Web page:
Lab Notes Gems & Gemology, Fall 2019, Vol. 55, No. 3

Large Laboratory-Grown Star Ruby and Sapphire

Unusually large 4,759 ct synthetic star ruby (left) and 467.2 ct synthetic star sapphire (right).
Figure 1. A 4,759 ct synthetic star ruby and a 467.2 ct synthetic star sapphire were submitted to GIA’s Tokyo lab. Photo by Shunsuke Nagai.

The Tokyo lab received for a Quality Assurance report two unusually large loose stones with asterism. One was a 4,759 ct red sphere (figure 1, left) with a diameter of approximately 76.96 mm, and the other a 467.2 ct blue cabochon measuring approximately 52.04 × 42.29 × 20.89 mm (figure 1, right).

Asterism and Plato striations seen on the synthetic ruby’s surface.
Figure 2. Asterism seen on the surface and irregular grain boundaries (Plato striations). Photomicrograph by Masumi Saito; field of view 11.4 mm.

These stones both had a spot refractive index of 1.77 and were doubly refractive with a uniaxial interference figure. The red sphere displayed a ruby spectrum with a handheld spectroscope. Microscopic observation showed curved bands of gas bubbles, cottony structure on the surface, and Plato striations (figure 2), providing proof of a laboratory-grown star ruby. The cottony structure indicates the possibility of diffusion treatment. The blue cabochon displayed a faint blue sapphire spectrum with the handheld spectroscope. It had a mottled blue color in diffused light (figure 3). Apparently it was a titanium-diffused colorless synthetic sapphire polished to produce asterism. As a result of polishing, the blue color is concentrated on the flat bottom and mottled on the curved top. This is visible when viewed from the side. Microscopic observation showed curved bands of gas bubbles, proof of laboratory growth.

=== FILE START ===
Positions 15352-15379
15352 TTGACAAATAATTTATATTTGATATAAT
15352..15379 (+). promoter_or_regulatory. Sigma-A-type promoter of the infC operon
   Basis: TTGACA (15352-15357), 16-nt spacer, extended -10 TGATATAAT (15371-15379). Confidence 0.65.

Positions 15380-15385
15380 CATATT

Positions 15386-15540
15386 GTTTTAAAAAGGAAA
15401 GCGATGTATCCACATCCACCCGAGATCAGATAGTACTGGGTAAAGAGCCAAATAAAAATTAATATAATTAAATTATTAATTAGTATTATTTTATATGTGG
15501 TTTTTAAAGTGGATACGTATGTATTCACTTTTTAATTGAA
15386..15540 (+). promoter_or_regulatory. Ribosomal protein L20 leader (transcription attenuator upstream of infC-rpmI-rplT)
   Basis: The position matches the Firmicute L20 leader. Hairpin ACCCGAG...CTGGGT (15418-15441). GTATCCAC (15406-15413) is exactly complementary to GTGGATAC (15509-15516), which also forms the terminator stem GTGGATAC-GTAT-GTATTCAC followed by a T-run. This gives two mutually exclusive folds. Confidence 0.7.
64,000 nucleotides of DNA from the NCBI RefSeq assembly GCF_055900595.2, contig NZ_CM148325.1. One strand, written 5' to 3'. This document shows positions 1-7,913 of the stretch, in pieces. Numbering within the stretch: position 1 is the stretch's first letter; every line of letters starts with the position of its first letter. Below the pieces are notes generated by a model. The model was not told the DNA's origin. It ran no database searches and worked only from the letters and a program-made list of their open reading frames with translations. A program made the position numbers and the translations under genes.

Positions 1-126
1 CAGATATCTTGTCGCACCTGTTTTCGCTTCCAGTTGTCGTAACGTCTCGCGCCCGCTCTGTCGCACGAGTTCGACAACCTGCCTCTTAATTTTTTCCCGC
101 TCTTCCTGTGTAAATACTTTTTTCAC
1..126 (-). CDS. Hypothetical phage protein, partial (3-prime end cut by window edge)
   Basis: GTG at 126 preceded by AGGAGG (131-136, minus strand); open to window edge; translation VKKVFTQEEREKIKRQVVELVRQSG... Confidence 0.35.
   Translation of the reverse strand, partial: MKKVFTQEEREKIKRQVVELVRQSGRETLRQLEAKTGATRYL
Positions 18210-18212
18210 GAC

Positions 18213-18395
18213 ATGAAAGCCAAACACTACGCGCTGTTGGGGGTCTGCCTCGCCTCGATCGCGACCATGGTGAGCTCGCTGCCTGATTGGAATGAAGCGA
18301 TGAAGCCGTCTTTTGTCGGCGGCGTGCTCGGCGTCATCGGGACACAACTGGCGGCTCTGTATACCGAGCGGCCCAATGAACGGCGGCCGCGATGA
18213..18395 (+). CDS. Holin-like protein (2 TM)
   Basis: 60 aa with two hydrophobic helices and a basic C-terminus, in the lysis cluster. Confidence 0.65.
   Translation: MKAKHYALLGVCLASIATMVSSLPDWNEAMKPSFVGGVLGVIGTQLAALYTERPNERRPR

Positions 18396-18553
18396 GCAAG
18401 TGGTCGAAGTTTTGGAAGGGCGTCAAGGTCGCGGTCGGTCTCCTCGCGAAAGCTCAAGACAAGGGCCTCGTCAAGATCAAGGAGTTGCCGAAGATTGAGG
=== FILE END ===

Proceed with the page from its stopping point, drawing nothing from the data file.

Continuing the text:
Mottled blue patterns observed in the synthetic sapphire.
Figure 3. Mottled blue patterns were observed in the synthetic sapphire against transmitted illumination through a diffuser plate. Photo by Shunsuke Nagai.

As Schmetzer et al. summarized (“Dual-color double stars in ruby, sapphire, and quartz: Cause and historical account,” Summer 2015 G&G, pp. 112–143), the Czochralski pulling technique can produce large crystals. These crystals have a uniform distribution of color and titanium-bearing precipitates compared to other growth methods, and they can be cut from any part of the crystal, regardless of size. Therefore, this laboratory-grown star ruby was most likely produced by the pulling technique. Also, this specimen was too large to have been produced by flame fusion. Detailed information on these two items is not available, but they are probably similar products.

Synthetic star corundum is not rare, but these were among the largest laboratory-grown star rubies and star sapphires submitted to the GIA laboratory.

Masumi Saito is staff gemologist, and Yusuke Katsurada is senior staff gemologist, at GIA in Tokyo.